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COLONEL CLIVE,

(Afterwards Lord)

ON HIS ARRIVAL IN ENGLAND.

BY JOHN DUNCOMBE, M. A.

Great, as from Porus' conquest, Philip's son,
Glorious as Cortez from new Indies won,
'Midst trumpets loud acclaim, and cannons roar,
Welcome, illustrious Clive, to Britain's shore.
From eastern dawning, swift as Phoebus' rays,
We now behold thy full meridian blaze.
Proud of that chief, at whose impetuous course
Old Ganges trembled to his distant source ;
Who, like fam'd Warwick, master of the crown,
On loftiest Nabobs look'd superior down,
And made the fierce Mogul, with conscious fear,
Startle, and deem a second Nadir near.
To thee her safety twice Bengalia owes,
Alike from Indian, and Batavian foes;
Hence in no dungeon now her sons remain,
Nor of a new Amboyna's fate complain!

And see ! with wreaths by glorious toils acquir'd,
Kind heaven rewards the genius it inspir'd;
Bestows thee all thy fondest wish could claim,
Unenvied fortune, and unspotted fame ;
Thy aged sire's embrace, thy sovereign's praise,
And from a stranger-muse unpurchas'd lays.

DENNIS

то

MR. THOMSON,

Who had procured him a Benefit-Night.

Reflecting on thy worth, methinks I find
Thy varied Seasons in their author's mind.
Spring opes her blossoms, various as thy Muse,
And, like thy soft compassion, sheds her dews.
Summer's hot drought in thy expression glows,
And o'er each page a tawny ripeness throws.
Autumn's rich fruits th' instructed reader gains,
Who tastes the meaning purpose of thy strains.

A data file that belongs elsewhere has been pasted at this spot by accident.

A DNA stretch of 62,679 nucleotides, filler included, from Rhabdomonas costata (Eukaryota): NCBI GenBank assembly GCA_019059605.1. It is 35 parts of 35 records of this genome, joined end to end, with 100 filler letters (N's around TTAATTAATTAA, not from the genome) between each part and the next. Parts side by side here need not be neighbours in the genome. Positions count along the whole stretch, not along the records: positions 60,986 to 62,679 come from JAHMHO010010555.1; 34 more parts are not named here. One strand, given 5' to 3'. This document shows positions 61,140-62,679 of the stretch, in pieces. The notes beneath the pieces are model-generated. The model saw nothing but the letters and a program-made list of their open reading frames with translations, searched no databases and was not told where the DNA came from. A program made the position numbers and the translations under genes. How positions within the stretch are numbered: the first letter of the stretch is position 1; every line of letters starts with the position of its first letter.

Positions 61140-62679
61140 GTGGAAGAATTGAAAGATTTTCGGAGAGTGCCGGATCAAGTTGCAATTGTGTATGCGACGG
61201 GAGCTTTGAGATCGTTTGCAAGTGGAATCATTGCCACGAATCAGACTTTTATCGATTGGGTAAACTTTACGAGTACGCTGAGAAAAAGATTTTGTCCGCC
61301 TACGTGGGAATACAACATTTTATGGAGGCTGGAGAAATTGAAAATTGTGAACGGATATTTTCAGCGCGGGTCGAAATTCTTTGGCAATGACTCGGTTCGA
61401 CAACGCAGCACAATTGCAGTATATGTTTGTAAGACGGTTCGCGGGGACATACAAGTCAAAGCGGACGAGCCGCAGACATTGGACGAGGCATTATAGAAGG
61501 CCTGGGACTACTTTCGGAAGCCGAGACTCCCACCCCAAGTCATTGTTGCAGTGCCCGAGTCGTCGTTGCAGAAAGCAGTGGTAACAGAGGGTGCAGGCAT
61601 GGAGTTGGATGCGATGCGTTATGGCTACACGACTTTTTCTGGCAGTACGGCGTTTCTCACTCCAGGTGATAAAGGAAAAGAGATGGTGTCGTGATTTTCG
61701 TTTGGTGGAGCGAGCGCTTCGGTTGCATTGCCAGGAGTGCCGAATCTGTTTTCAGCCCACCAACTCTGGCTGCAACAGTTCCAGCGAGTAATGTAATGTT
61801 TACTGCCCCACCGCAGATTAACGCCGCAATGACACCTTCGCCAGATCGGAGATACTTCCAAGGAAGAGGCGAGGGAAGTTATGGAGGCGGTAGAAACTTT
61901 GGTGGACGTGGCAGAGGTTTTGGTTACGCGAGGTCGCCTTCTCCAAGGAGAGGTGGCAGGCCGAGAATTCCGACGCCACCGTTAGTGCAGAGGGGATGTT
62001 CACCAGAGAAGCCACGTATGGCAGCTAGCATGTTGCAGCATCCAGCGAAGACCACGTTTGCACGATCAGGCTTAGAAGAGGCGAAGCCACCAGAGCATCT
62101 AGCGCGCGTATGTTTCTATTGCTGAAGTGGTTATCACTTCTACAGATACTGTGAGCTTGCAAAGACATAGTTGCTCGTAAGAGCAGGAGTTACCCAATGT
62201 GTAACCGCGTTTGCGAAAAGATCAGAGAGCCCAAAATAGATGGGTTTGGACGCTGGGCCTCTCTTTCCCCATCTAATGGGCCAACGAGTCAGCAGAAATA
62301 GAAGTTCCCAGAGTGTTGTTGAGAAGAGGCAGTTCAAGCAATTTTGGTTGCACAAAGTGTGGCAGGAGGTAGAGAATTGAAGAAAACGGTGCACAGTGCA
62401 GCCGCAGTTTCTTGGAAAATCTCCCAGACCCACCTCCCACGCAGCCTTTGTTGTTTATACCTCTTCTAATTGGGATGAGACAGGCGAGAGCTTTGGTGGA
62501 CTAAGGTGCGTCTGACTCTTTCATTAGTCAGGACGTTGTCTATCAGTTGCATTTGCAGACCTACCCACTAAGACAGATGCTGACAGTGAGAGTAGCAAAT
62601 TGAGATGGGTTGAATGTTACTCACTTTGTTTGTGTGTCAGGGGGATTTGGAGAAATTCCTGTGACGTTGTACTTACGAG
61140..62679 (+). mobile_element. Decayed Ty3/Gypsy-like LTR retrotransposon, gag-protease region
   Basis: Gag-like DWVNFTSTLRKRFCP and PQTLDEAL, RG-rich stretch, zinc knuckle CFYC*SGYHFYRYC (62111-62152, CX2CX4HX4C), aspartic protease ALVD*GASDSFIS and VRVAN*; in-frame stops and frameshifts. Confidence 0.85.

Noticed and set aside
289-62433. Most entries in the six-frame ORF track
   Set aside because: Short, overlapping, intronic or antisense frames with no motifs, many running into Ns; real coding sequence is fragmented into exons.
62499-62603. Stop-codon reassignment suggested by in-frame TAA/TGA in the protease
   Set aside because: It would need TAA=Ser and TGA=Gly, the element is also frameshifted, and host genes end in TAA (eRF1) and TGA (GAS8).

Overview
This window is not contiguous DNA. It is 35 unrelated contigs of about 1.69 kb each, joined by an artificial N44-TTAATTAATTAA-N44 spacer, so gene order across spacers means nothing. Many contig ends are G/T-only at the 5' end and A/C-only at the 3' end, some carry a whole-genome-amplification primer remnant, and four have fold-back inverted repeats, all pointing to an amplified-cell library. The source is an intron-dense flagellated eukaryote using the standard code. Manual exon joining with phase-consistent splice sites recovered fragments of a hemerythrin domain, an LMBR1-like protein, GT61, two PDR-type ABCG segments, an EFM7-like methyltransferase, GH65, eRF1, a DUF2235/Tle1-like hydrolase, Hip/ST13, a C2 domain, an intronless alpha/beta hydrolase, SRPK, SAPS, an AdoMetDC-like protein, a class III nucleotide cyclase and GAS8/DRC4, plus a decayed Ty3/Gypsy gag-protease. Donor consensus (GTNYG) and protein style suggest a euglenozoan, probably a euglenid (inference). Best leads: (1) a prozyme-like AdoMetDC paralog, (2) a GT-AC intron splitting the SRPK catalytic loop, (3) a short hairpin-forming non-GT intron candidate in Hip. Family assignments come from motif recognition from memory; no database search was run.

Winter—but that no semblance takes from thee;
That hoary season yields a type of me.
Shatter'd by time's bleak storms I withering lay,
Leafless, and whitening in a cold decay !
Yet shall my propless ivy, pale and bent,
Bless the short sunshine which thy pity lent.

TO

SIR GODFREY KNELLER,

ON

SEEING HIS PICTURE OF

MR. DRYDEN,

Drawn with the Bays in his Hand.

BY

BAINBRIGG BUCKEREDGE, ESQ.

Nay, sure 'tis hel the living colors move,
And strike our souls with wonder and with love!
Has his soft lyre dissolv'd Death's fatal chain,
And given our Orpheus to the world again?
Such is thy art, great Kneller, as relieves
His mourning friends, and into joy deceives.
They who beneath the heaviest sorrow bend,
Who grieve not for the Poet, but the Friend.
When they behold this piece, their tears restrain,
And doubt a while if they lament in vain.
So those whom Fate destroys, thy hand can save,
And lengthen out a life beyond the grave.

Oh! do thou place on Dryden's learned brow The sacred bays ; for none dare envy now. Thus He to future ages shall be shown, Immortal in Thy Works, as in His Own.

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